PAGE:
And there is no way at all to answer that question on a theoretical level, without looking at what native speakers actually say and write. Any answer that does not look at the reality of the language is not an answer, but mere opinion.

So, after this long-drawn-out preamble, let us look at the reality of the language, then. Here are the actual usage stats from:

From these you can clearly see two things:

  1. In American English, notional agreement in this particular construction is possible, and common. However, it is less common than singular concord.
  2. In British English, notional agreement in this construction is unheard of.

In conclusion, if you want to be on the safe side, use the singular.

  • Nice. I assume that you said "arguably" for politeness. – deadrat Mar 29 '16 at 3:53
  • @RegDwigнt So opinions can't be answers? I do get your point--I'm generally a descriptivist myself--but is there no room for prescriptivist opinion at all? Many responses on this forum prescribe without providing descriptive evidence. Are you being prescriptive in your descriptivism? – Yeltommo Oct 17 '18 at 13:08

The correct verb form is "has." It refers to "combination," a singular noun, and not "government initiatives."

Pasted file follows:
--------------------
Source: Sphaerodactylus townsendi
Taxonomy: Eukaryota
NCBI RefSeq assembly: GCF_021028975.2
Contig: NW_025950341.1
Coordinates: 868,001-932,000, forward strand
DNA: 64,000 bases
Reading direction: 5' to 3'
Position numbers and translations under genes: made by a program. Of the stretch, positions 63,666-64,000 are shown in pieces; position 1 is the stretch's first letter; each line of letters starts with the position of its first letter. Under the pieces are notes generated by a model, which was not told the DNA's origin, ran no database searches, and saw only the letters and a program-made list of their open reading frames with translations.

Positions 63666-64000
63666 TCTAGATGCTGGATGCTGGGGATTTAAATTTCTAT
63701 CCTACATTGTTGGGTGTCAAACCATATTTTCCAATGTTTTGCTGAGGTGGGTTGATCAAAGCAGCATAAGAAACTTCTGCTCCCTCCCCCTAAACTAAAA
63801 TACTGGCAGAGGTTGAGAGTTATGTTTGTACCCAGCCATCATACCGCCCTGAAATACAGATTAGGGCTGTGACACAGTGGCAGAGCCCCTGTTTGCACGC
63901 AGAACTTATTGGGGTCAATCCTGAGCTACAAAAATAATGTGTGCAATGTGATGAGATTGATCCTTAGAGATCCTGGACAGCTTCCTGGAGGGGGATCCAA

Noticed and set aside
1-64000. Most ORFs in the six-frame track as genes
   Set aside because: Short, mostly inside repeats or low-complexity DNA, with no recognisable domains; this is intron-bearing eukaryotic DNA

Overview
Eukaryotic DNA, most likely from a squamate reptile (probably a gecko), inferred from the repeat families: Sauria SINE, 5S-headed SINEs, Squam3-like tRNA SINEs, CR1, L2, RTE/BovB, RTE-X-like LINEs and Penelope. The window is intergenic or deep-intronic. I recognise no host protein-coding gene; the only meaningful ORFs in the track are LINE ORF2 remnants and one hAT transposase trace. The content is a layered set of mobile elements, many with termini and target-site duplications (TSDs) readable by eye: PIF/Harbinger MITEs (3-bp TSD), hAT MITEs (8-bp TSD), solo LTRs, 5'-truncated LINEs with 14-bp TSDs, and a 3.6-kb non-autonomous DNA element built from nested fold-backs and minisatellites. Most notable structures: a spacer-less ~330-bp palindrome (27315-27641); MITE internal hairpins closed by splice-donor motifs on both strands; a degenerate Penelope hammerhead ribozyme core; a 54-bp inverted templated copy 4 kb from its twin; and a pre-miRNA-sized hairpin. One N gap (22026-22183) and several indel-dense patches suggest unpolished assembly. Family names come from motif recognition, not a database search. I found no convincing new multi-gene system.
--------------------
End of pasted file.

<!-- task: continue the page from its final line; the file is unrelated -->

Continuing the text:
In the sentence you are shaping, this thing [singular] has done a thing (or has had a thing done to it).

A combination of government initiatives has resulted in positive changes.

A tray of teacups has fallen to the floor.

A bucketful of uranium capsules has mysteriously started singing to us.

It would be plural if you wanted to say:

Several combinations of government initiatives have resulted in positive changes.

  • 1
    A lot of students has a car. A few of them even has two cars. Got it! Thanks a lot! – RegDwigнt Mar 29 '16 at 1:02
  • 1
    @RegDwigнt: But those are different sentences! This post starts out by saying it is giving advice for the original poster's specific sentence, and then goes on to provides some examples of other sentences with parallel structure. It's true this answer could be improved by mention of tricky sentences that look similar but have different grammar, such as the ones you mention or "Lots of water is running across the floor." – herisson Mar 29 '16 at 1:09
  • @RegDwigнt Cheers, Elton. I thought we were doing usage and responding to specifics. All the same, you have a point. We shouldn't make it seem over-simple, so let's offer, 'A lot of students had a car, until it fell in the sea.' – Captain Cranium Mar 29 '16 at 1:11
  • 2
    @sumelic: right on, those are different sentences. Whether a tray is singular has nothing whatsoever to do with whether a combination is. Exactly right. – RegDwigнt Mar 29 '16 at 1:20
  • @Captain yes, we are doing usage and responding to specifics. The way we typically go about that is something along the lines of my answer. Check it out. Use it as a template, if you wish. This kind of questions comes up quite often. – RegDwigнt Mar 29 '16 at 1:23